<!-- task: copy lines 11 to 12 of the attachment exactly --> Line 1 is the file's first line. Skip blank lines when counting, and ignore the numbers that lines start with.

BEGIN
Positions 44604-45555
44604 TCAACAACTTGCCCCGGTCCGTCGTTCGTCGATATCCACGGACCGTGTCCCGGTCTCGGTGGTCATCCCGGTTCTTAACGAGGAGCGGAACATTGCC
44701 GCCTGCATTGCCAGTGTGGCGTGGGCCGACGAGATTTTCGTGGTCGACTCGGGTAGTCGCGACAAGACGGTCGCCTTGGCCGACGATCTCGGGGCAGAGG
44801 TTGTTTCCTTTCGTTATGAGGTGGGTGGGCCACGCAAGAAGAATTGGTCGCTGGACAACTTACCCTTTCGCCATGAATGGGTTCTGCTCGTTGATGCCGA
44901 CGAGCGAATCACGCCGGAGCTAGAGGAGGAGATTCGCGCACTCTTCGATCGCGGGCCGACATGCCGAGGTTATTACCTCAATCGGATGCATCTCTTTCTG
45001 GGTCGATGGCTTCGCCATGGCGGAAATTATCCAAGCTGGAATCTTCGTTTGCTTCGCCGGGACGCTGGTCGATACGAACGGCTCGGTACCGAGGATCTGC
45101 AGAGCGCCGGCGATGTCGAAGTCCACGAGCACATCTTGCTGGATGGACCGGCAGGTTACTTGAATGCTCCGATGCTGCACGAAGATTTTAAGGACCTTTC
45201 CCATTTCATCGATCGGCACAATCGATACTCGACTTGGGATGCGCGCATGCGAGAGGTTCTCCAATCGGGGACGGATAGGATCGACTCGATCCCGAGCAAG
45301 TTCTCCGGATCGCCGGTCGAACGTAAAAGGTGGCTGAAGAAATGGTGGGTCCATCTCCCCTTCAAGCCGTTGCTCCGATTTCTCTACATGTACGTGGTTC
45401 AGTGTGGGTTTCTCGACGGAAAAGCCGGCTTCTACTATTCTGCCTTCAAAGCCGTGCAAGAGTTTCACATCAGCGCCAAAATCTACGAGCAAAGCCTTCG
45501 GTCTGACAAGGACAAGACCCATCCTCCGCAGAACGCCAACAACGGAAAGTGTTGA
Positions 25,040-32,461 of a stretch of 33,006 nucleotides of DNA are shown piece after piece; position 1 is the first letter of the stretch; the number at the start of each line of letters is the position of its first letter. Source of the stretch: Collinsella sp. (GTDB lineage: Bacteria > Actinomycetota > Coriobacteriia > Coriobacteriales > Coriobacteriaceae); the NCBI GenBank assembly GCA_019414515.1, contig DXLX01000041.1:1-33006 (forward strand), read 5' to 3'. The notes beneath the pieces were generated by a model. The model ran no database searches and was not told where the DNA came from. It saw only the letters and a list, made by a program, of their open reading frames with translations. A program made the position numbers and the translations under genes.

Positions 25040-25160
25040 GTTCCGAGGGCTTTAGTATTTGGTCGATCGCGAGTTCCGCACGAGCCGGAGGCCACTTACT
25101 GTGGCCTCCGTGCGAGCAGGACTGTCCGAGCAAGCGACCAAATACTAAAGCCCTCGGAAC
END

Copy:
45501 GTCTGACAAGGACAAGACCCATCCTCCGCAGAACGCCAACAACGGAAAGTGTTGA
Positions 25,040-32,461 of a stretch of 33,006 nucleotides of DNA are shown piece after piece; position 1 is the first letter of the stretch; the number at the start of each line of letters is the position of its first letter. Source of the stretch: Collinsella sp. (GTDB lineage: Bacteria > Actinomycetota > Coriobacteriia > Coriobacteriales > Coriobacteriaceae); the NCBI GenBank assembly GCA_019414515.1, contig DXLX01000041.1:1-33006 (forward strand), read 5' to 3'. The notes beneath the pieces were generated by a model. The model ran no database searches and was not told where the DNA came from. It saw only the letters and a list, made by a program, of their open reading frames with translations. A program made the position numbers and the translations under genes.